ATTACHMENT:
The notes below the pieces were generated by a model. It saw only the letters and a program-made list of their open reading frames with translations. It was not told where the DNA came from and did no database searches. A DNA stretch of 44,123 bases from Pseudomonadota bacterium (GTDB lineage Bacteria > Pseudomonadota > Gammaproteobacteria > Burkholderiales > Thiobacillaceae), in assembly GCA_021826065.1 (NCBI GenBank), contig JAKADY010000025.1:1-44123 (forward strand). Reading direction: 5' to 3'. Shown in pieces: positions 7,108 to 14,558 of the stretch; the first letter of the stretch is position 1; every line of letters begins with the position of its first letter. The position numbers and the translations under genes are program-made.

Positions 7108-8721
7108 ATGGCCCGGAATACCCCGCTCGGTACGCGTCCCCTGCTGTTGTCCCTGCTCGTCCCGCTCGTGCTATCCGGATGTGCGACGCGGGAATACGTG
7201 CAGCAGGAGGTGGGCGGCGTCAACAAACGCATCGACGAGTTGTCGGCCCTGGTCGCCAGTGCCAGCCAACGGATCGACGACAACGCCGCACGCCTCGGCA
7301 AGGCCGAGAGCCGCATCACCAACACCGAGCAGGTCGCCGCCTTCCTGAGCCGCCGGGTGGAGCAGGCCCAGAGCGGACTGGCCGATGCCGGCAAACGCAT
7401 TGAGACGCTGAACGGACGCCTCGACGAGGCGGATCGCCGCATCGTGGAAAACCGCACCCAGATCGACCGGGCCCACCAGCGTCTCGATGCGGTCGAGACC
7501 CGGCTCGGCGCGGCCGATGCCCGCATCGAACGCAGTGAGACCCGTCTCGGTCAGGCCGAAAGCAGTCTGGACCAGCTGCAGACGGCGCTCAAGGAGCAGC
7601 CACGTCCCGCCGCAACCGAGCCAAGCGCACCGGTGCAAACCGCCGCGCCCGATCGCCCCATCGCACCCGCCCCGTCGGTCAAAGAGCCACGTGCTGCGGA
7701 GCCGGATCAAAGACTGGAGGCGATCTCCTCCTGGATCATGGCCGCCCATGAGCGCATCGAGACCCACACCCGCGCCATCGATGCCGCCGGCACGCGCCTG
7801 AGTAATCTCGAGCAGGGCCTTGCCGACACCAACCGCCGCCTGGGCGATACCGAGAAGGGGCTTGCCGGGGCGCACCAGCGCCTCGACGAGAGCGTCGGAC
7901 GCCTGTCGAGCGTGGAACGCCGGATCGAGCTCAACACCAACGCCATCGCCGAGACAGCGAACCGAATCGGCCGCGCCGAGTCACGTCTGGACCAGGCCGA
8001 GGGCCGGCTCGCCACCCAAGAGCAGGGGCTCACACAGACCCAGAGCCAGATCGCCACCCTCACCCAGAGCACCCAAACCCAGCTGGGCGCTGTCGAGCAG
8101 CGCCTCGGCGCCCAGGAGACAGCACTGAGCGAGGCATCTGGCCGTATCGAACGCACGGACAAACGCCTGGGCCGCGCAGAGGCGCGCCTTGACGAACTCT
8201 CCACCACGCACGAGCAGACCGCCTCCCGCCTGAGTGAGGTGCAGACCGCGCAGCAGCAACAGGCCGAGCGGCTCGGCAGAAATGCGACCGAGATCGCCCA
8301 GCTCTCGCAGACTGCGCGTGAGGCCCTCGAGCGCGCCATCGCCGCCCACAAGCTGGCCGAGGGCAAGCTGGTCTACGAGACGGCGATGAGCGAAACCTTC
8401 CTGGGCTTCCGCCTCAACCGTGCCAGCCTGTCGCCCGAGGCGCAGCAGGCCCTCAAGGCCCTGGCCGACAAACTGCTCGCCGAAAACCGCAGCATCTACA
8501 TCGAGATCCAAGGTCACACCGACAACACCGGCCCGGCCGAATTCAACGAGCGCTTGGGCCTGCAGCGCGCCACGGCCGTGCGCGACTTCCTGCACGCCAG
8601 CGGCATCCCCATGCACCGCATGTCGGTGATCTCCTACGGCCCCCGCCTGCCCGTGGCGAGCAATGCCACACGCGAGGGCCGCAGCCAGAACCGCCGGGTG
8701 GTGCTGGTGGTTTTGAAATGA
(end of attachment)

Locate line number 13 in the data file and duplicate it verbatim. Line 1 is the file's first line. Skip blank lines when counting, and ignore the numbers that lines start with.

8101 CGCCTCGGCGCCCAGGAGACAGCACTGAGCGAGGCATCTGGCCGTATCGAACGCACGGACAAACGCCTGGGCCGCGCAGAGGCGCGCCTTGACGAACTCT